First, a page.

Do Your Research
Researching your new home is always one of the foundations of a successful move, so make sure you learn more about the weather after Googling schools and shops.
Don’t assume because you’ve visited your new home that you have a handle on what the weather does. Most tourists travel in the peak season, when weather conditions are their most favourable. Your research should give you a picture of what typically happens throughout the year, whether it’s heavy rain or high humidity or snowfalls.
Getting a more complete picture of local weather patterns will help you decide what you’ll need to bring. There’s no point taking a heavy winter coat if the mercury never drops low enough to use it, or bringing your swimmers if your new home never has beach weather. If your move is only temporary, you may like to put some clothes you won’t use in storage.
Donate or Sell Unneeded Items
Moving house is always a good time to downsize by donating or selling the items you don’t need anymore. However, this exercise is even more important when you’re moving to a significantly different climate, especially if you intend to stay there long-term.
A woman living in Cairns is likely to find she doesn’t get the use from an extensive collection of sundresses after moving to Hobart. While she may find they suit the odd occasion, she might pare back her collection before the move. Perhaps she could sell them, especially if they’re designer apparel. Facebook is full of buy, swap, and sell groups focused on brands like Cue and Review. Any money she makes selling these items could be put towards buying clothes that suit her new home once she arrives.
Anything that can’t sell can be donated. It’s not as lucrative as selling, but it will help lighten your load to reduce moving costs, freeing up more money for new purchases on arrival. Donating is also good for karma!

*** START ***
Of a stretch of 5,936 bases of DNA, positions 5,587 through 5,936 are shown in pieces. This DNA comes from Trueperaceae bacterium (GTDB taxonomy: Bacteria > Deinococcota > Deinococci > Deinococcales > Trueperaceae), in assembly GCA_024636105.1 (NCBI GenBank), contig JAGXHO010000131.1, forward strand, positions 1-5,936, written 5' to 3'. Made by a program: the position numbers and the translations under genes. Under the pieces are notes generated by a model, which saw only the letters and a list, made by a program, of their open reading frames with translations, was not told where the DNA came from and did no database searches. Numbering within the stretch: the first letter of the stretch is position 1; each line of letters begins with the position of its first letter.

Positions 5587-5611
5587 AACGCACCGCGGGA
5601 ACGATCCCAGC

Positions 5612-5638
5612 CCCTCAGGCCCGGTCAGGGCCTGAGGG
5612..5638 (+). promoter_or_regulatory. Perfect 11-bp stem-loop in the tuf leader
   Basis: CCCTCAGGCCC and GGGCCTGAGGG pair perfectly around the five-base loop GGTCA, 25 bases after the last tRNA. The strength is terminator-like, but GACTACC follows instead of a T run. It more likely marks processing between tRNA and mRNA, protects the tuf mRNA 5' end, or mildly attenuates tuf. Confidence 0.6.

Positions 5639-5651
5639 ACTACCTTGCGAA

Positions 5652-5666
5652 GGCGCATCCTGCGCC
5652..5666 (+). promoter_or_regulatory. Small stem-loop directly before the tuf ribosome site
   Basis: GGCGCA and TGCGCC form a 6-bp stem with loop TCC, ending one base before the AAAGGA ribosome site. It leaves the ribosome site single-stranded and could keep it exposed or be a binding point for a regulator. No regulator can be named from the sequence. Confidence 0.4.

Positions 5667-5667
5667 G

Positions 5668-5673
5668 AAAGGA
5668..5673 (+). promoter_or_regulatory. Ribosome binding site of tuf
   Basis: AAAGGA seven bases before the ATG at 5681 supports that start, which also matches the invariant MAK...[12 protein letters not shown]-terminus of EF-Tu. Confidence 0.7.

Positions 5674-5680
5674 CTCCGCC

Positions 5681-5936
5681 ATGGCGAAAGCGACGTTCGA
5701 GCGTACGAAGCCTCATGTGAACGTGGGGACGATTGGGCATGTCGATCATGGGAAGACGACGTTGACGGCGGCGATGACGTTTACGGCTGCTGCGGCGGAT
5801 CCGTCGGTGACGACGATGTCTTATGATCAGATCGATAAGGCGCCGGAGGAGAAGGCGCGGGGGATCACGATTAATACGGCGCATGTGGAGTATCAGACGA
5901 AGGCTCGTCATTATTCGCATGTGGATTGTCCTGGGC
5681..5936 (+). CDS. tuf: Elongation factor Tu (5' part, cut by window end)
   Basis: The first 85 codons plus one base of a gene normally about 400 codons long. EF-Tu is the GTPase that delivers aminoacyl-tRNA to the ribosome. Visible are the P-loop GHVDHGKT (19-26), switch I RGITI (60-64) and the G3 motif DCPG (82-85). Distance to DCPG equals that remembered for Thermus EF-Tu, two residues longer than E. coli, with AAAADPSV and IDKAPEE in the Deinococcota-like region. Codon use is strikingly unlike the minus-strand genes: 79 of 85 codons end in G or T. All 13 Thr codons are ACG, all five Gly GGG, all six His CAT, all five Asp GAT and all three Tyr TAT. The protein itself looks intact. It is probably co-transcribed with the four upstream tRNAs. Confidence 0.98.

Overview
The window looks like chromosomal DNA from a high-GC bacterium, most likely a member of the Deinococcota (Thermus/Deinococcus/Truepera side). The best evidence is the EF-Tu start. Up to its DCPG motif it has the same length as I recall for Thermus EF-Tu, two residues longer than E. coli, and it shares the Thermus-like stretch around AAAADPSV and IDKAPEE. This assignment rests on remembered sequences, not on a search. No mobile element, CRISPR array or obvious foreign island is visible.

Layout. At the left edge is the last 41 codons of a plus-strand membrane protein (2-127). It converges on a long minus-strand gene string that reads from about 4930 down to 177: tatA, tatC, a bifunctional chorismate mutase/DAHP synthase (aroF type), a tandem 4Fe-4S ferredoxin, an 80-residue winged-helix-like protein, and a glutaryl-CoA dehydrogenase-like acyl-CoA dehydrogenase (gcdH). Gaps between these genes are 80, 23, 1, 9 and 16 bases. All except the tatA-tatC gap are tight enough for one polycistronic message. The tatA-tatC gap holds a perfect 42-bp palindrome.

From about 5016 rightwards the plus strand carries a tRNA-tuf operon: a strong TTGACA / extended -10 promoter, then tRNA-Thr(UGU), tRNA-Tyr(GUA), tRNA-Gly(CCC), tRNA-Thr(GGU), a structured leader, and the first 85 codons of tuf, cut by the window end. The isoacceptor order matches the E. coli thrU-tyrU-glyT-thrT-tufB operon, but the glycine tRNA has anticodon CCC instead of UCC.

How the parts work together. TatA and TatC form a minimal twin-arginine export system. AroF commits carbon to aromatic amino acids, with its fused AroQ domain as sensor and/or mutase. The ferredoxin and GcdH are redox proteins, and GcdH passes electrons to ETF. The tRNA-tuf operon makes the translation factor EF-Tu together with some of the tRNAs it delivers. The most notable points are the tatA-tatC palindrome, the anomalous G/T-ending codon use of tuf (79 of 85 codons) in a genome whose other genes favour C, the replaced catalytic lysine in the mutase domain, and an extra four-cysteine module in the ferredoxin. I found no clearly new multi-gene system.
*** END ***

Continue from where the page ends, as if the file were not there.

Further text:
Get Tips From the Locals
The people who live in your new town probably have a few tips for dealing with the weather conditions you’ll face, so don’t be afraid to hit them up. Ask any friends or family members you have in the area or the co-workers at your new job if they have any special tips.
If you don’t know anyone in your new neighbourhood, that’s OK. The Internet puts a bunch of virtual contacts at your fingertips. Join Nabo, a social network designed to help neighbours connect, and any Facebook groups for residents of your new community. Ask the members how they deal with the extreme heat, cold, or weather phenomena like blizzards or flooding, and wait for the advice to roll in.
Speak To Your Doctor
If you have health complaints, if you’re a senior citizen, or you’re moving with young children, it’s worth consulting your doctor about your climate concerns. He or she should be able to give you some sound medical advice. Your doctor may also want to change any prescribed medication, as some can interfere with your body’s ability to handle temperature changes or affect your skin’s tolerance of ultraviolet rays.
Take Your Time Once You Arrive
Don’t expect to have everything figured out before you arrive in your new destination. While you can prepare for your new weather conditions, it will take some time to really acclimatise.
Once you’re on the ground you can figure out whether you need wear sunscreen when you go out or if you should keep a pair of gloves in your pocket to prepare for a cold snap. You’ll be able to decide whether it’s too hot or cold to take a lunchtime run and shift your exercise schedule or move it indoors. You’ll figure out how long you can stay outside without the weather taking a toll, and the optimum time for running errands.
Acclimatising is a process, so be patient with it and know that in time you’ll figure it all out.
Focus on the Positives
Attitude is everything when it comes to adjusting to new conditions. Approaching your new climate with a positive outlook will help make it easier for you to adjust. For example, it might be easy for a man from Byron Bay to bemoan the loss of his morning surf after moving to Thredbo. However, if that man adjusted his attitude, he’d soon see the opportunities for new leisure activities in the snowfields, like snowboarding and skiing. Keeping your attitude sunny, even if the weather outside isn’t, is one of the best ways to acclimatise in your new home.
Adjusting to the new weather conditions of your new home can be challenging, but these tips should help you make an easier transition.